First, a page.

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Spain’s Association of Female Filmmakers has called out the San Sebastian Film Festival, Spain’s leading cinema event, for choosing to give controversial actor Johnny Depp its lifetime achievement award.
The group said it reflected badly on San Sebastian that the festival chose to honor a man accused of abusing his ex-wife, Amber Heard. A British judge last year ruled in a libel case that a newspaper’s claims of domestic violence against the actor were “substantially correct.”
“This speaks very badly of the festival and its leadership and transmits a terrible message to the public: ‘It doesn’t matter if you are an abuser as long as you are a good actor’,” Cristina Andreu, president of the association, told The Associated Press. Andreu said the association, which has close ties to the San Sebastian festival, was “studying next steps” to take to express their displeasure.
In March, a British court refused Depp’s request to appeal the ruling, saying it had “no real prospect of success.” Depp is also suing his ex-wife for $50 million in Virginia over a Washington Post op-ed essay that she wrote claiming to have been a victim of domestic violence, though she did not name Depp in the piece. That trial has been delayed until April 2022.
Following the British court ruling, Depp said he was asked by Warner Brothers to resign from his role as Gellert Grindelwald in the third Fantastic Beasts film. He was replaced by Mads Mikkelsen. MGM picked up Depp’s latest film, Minamata, for the U.S. but has yet to release the movie, leading director Andrew Levitas to claim the studio wants to “bury” the film because of the controversy surrounding its star.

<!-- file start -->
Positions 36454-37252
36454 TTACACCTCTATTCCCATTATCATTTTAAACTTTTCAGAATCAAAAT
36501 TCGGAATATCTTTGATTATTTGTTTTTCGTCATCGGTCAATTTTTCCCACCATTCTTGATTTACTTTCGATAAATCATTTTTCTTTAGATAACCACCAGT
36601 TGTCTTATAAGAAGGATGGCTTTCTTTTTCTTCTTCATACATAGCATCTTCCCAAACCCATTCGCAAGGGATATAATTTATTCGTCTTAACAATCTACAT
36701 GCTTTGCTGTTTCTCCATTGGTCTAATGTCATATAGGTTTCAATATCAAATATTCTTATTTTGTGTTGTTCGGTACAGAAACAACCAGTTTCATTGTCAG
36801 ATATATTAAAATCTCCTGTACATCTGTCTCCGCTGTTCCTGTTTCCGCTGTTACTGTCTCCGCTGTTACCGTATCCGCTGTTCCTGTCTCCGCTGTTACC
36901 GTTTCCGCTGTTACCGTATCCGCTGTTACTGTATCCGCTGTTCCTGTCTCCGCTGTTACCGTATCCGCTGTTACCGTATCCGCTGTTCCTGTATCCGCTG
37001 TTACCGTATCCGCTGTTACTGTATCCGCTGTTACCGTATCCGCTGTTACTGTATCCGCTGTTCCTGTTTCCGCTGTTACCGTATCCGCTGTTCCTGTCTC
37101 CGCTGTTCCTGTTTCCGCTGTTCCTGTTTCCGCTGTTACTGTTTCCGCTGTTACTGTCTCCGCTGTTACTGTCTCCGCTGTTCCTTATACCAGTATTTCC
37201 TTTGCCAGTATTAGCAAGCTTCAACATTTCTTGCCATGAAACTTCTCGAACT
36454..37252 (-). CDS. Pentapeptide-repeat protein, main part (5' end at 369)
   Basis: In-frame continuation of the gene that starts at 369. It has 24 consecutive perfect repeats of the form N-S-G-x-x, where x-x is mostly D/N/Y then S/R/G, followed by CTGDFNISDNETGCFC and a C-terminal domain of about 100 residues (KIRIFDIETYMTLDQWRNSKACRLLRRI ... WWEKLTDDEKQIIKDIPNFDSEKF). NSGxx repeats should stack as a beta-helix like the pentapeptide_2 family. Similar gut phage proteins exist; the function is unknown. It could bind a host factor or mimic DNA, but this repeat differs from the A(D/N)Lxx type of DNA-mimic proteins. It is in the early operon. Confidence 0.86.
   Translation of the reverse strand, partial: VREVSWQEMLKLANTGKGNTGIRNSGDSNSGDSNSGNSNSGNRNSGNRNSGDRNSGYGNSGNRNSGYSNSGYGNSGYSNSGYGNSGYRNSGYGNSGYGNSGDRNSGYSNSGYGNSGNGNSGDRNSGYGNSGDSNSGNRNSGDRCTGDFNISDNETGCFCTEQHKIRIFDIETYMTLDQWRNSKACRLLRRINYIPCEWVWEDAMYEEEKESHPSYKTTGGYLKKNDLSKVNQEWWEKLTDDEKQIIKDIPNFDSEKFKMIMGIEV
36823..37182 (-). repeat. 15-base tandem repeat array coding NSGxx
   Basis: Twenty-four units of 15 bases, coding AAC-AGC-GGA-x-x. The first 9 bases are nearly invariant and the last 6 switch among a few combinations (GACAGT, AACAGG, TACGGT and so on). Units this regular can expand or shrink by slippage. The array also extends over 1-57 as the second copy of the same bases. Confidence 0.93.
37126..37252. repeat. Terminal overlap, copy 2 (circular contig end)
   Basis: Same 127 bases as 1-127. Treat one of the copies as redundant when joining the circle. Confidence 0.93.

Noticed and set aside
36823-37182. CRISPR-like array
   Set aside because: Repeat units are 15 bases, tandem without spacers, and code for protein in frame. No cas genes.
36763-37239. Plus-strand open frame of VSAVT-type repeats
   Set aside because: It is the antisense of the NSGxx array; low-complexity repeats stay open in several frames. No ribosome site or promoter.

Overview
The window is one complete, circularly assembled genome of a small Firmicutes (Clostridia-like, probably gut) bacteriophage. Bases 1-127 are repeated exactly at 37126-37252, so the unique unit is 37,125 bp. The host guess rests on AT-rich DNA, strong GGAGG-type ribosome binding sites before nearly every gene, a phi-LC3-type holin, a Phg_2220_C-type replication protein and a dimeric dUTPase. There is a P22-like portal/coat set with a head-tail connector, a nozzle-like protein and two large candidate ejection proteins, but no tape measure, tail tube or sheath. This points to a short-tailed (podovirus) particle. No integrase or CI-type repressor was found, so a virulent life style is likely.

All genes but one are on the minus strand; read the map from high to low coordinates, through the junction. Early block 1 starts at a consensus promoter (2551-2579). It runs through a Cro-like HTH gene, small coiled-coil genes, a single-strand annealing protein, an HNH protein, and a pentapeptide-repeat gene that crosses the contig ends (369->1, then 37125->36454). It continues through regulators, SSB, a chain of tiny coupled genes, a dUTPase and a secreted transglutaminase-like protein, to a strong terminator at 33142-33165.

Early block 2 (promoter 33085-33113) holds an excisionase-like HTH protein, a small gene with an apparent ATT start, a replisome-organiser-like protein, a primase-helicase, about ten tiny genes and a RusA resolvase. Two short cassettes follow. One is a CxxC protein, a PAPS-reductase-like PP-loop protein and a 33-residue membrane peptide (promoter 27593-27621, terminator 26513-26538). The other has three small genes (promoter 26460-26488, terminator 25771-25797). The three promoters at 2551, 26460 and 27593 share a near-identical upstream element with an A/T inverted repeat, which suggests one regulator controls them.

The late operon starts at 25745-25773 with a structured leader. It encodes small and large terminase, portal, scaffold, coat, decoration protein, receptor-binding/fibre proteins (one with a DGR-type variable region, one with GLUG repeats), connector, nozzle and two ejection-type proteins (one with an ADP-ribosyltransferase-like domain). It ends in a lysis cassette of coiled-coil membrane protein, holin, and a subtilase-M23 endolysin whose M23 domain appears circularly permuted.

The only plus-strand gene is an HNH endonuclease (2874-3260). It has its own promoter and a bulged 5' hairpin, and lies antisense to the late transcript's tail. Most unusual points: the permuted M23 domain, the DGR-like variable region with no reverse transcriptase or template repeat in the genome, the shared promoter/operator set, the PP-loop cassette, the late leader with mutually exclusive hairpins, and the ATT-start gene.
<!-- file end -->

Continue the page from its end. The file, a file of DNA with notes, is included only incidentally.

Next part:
In an email to The Hollywood Reporter, San Sebastian’s festival director José Luis Rebordinos said “the role of a film festival is not to judge the conduct of members of the film industry. The role of a film festival is to select the most relevant and interesting films of the year and to extend recognition to those who have made an extraordinary contribution to the art of film.” Rebordinos argued that Depp, who has twice attended San Sebastian in the past, is “a great actor, a man of cinema with a great career.” He pointed out last year’s festival screened Julien Temple’s Crock of Gold: A Few Round With Shane Macgowan, a documentary on the legendary Pogues singer (and Depp BFF), which Depp produced. The film won a special jury prize at the festival.
San Sebastian isn’t alone in wanting to celebrate the Pirates of the Caribbean star. On Tuesday, the Karlovy Vary Film Festival in the Czech Republic, also said it would be honoring Johnny Depp this year, with special screenings of Crock of Gold and Minamata, a Depp passion project, in which he stars as W. Eugene Smith, the Life Magazine photographer who helped document the devastating effect of mercury poisoning on coastal communities in Japan in the 1970s.
The Karlovy Vary festival made no mention of the controversy surrounding Depp, saying only the actor was “an icon of the contemporary cinema” who the festival has “admired for such a long time.”
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